2" shaft mounting Pt 23: Adding a disk/plate bearing.


Here I have fitted plastic 'feet' as friction pads to the tops of the studs. There was too much friction until I tried some silicone grease intended to stop car door seals from freezing together in winter. The silicone produced a silky smooth turning action on the shaft. The slight extra degree of friction may be useful for avoid too much sensitivity in balancing the OTA. The large flange bearings and their seals have very little friction in themselves.

I should have reversed the flange bearings by now to avoid having any bare shaft above the bearing. The minimum amount of cantilevering is desirable to avoid any chance of shaft flexure.

This image shows the brass ring I made in the lathe to resist the outward pressure from the Tollok locking bush's opposed cones. Which should ensure the Tollok bush contracts strongly onto the Dec shaft to hold the saddle very firmly.  That is not a gap between the shaft and the Tollok bush. It is just that the inner cone has withdrawn slightly inside the bush.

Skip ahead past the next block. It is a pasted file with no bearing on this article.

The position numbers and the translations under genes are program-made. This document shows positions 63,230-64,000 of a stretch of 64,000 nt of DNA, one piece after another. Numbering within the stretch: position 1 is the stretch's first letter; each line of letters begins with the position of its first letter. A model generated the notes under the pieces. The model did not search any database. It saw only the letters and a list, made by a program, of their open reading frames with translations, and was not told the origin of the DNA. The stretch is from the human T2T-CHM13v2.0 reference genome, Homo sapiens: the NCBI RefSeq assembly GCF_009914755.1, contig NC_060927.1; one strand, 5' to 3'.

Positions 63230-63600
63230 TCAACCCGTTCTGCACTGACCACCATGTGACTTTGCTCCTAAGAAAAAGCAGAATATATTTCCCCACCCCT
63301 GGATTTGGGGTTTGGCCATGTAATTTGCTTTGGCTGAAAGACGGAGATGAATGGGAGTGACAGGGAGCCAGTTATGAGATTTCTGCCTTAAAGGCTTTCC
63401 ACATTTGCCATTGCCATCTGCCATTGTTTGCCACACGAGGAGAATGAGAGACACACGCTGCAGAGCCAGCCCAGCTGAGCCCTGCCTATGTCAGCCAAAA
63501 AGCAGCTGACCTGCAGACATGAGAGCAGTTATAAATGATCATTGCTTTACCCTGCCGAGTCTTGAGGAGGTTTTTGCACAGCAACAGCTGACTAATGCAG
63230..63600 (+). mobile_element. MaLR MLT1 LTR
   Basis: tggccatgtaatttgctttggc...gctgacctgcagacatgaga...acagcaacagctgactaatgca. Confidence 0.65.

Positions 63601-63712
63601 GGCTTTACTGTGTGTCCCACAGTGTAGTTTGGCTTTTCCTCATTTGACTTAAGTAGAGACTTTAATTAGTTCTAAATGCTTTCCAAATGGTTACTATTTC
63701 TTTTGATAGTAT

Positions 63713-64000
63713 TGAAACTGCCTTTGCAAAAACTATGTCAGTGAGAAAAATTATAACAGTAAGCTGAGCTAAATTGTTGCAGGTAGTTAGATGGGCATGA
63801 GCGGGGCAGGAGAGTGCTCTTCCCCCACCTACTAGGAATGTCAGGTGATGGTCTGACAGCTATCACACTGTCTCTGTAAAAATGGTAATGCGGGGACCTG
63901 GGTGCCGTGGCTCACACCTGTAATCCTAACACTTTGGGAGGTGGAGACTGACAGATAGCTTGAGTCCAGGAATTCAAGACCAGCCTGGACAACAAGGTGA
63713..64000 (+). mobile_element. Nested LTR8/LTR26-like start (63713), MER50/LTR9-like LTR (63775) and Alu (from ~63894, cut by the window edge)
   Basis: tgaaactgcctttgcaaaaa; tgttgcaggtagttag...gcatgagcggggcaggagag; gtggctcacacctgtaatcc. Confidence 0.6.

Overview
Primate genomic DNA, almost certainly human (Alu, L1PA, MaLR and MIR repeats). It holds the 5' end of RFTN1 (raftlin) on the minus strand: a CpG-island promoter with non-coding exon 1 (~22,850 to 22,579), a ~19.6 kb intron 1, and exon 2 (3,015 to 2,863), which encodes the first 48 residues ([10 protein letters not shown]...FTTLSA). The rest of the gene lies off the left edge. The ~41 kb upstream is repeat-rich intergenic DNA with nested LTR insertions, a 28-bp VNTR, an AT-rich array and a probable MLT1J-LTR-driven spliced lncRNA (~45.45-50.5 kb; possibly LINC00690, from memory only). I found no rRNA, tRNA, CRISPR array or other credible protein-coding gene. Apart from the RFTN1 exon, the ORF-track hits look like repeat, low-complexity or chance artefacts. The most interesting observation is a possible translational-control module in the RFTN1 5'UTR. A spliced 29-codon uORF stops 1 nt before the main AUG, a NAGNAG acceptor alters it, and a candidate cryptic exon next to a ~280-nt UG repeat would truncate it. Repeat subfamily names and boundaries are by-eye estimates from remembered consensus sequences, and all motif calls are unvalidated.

A thin, steel, expansion ring is supplied with these bushes but it was slightly too large in diameter to fit between the flanges of the channel section saddle. I had already had to grind small flats on the Tollok bush to fit the largest flange into the channel. Cutting away the light alloy saddle, to allow the bush to fit inside, would probably have weakened it. The small flats I ground and filed smooth will not affect the Tollok bush's strength at all.

Having the Tollok bush available has allowed the saddle to be supported with virtually no overhang. Every bit of unnecessary overhang means extra counter-weighting for the OTA. One just has to ensure OTA clearance for the large RA wormwheel.

Click on any image for an enlargement.

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